2. Keep the conflict with the narcissist from your children: Do not disparage the narcissist to your children. They are the other parent of your children and criticizing the narcissist hurts them. If the children experience difficulty with the narcissist, make sure you help them with tools for managing the difficulty without criticizing the narcissist as a person. It may be necessary, when the kids are old enough, to suggest that they will likely need tools to deal with difficult people in their lives and that you can give them some ideas to do that.
3. Seek help for yourself and your children as needed: You may find that you need support to deal with a narcissist. In fact, it is likely that many people co-parenting with a narcissist experience many of the same symptoms as those individuals with post-traumatic stress syndrome. Don’t take this lightly. Find a therapist well trained in how to support you, and your kids, so that you can stand by your children. There are also support groups to help you navigate too. Find them and share your story. A divorce coach is another important resource who may help you navigate difficult organizational and emotional waters with a narcissist.
4. Document, document, document: Having a written record will help you remember that you are dealing rationally and objectively in a very difficult circumstance. This requires you to keep a journal or simple calendar of what occurs so that you can remind the narcissist, if necessary, what the objective reality is. Keeping most of your communication to simple clear email will also create a good record too. The narcissist may not be swayed by logic but, if extreme behavior occurs, a court may need this documentation to act.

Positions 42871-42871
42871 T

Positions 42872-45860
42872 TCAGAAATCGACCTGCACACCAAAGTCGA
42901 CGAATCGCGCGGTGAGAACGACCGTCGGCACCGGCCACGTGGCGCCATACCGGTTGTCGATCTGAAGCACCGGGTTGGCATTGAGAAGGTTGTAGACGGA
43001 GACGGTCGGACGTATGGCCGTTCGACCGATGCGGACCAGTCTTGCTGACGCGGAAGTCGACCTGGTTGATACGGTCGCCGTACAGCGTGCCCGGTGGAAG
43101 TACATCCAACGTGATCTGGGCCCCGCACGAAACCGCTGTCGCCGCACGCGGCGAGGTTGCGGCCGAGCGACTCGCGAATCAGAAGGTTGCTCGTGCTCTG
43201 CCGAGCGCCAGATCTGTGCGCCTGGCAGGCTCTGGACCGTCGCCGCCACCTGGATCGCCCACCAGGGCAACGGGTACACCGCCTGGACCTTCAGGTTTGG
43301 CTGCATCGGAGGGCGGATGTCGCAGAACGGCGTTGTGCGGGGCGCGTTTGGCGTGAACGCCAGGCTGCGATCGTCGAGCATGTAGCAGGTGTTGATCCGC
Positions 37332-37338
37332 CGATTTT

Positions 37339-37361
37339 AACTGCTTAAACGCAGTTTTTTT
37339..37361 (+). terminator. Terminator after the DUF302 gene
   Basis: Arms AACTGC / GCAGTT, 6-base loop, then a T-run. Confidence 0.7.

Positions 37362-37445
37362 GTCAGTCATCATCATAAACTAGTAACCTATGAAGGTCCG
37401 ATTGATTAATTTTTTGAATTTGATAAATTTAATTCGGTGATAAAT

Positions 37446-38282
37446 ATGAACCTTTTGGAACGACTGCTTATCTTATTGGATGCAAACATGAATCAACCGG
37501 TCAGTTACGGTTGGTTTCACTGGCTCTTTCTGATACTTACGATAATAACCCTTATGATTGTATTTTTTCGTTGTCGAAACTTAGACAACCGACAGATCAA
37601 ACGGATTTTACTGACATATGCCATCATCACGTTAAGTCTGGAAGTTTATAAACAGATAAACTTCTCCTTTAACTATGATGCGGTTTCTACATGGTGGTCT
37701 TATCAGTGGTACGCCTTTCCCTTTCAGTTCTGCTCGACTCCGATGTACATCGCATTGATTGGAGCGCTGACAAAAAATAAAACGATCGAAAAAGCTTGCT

5. Seek legal assistance as needed. Do not allow the narcissist to convince you not to get good legal help. If your divorce advisor dismisses you or the situation, find another lawyer or use the resource contained in your divorce agreement to help sort out conflict before it rises to a level that may involve the children. If the children are already aware of the conflict, make certain they have good support too and make sure your legal advisor understands you want the conflict to end as soon as possible to reduce any possible harm to the kids. Ask for a timeline and make sure it is reasonable to be followed by counsel and the courts if needed. This is certainly not an easy path but one that must sometimes be pursued. You will likely still have to be the driving force to reduce the conflict for your kids.
In sum, there is no magic bullet for co-parenting with a narcissist. You will likely be their target until, and if, another adversary arises. In the meantime, remind the kids it is not their fight, and that you will do everything you can to protect them from the conflict. Strengthen your resolve and make sure your supports are in place. It may not be easy to co-parent with a narcissist, but with the proper tools you can take good care of your kids and yourself during this difficult time. And, remember, what challenges you now can make you infinitely stronger for the future. Take pride in the way you behave for your children and know that this is the very best you can do as they grow into adulthood. They will be infinitely grateful for that.